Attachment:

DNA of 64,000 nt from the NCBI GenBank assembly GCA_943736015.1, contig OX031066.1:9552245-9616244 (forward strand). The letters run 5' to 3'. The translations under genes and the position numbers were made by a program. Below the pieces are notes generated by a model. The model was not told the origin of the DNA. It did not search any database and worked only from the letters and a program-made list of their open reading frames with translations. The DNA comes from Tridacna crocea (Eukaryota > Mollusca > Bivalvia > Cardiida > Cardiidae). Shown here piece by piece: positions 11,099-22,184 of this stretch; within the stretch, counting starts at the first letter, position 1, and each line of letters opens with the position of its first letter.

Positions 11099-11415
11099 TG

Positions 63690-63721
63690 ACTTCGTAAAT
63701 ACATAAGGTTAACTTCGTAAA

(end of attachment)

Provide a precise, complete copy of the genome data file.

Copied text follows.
DNA of 64,000 nt from the NCBI GenBank assembly GCA_943736015.1, contig OX031066.1:9552245-9616244 (forward strand). The letters run 5' to 3'. The translations under genes and the position numbers were made by a program. Below the pieces are notes generated by a model. The model was not told the origin of the DNA. It did not search any database and worked only from the letters and a program-made list of their open reading frames with translations. The DNA comes from Tridacna crocea (Eukaryota > Mollusca > Bivalvia > Cardiida > Cardiidae). Shown here piece by piece: positions 11,099-22,184 of this stretch; within the stretch, counting starts at the first letter, position 1, and each line of letters opens with the position of its first letter.

Positions 11099-11415
11099 TG

Positions 63690-63721
63690 ACTTCGTAAAT
63701 ACATAAGGTTAACTTCGTAAA